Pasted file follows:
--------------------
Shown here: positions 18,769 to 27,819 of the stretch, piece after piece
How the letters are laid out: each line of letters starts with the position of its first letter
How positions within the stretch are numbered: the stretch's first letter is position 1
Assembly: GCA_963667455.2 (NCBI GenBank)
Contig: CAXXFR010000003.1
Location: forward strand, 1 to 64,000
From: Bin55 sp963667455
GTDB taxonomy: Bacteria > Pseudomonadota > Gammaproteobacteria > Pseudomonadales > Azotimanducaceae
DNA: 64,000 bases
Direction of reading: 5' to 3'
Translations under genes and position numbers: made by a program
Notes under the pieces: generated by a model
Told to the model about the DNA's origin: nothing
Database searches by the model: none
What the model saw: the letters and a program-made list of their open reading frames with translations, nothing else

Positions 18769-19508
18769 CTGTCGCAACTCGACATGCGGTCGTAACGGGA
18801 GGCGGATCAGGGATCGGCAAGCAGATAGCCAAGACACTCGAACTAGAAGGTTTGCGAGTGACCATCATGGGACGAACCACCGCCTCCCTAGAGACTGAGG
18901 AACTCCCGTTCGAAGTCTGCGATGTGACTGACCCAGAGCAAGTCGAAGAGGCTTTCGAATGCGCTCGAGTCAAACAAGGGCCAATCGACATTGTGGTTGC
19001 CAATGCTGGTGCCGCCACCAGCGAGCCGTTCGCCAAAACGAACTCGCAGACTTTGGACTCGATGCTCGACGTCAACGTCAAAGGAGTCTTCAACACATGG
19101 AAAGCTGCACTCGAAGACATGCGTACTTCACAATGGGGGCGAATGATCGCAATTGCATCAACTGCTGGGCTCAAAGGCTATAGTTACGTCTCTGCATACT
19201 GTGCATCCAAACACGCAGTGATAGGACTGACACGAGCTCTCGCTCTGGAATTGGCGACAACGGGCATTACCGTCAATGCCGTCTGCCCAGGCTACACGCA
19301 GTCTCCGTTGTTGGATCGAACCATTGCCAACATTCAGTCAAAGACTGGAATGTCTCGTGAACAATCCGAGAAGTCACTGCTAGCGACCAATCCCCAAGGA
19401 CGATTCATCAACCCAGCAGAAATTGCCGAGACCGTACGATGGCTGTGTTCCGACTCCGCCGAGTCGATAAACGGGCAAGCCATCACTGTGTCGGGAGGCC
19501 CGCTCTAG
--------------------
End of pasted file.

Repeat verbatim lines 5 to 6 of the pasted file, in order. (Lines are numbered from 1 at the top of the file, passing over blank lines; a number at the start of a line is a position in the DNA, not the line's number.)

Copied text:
Contig: CAXXFR010000003.1
Location: forward strand, 1 to 64,000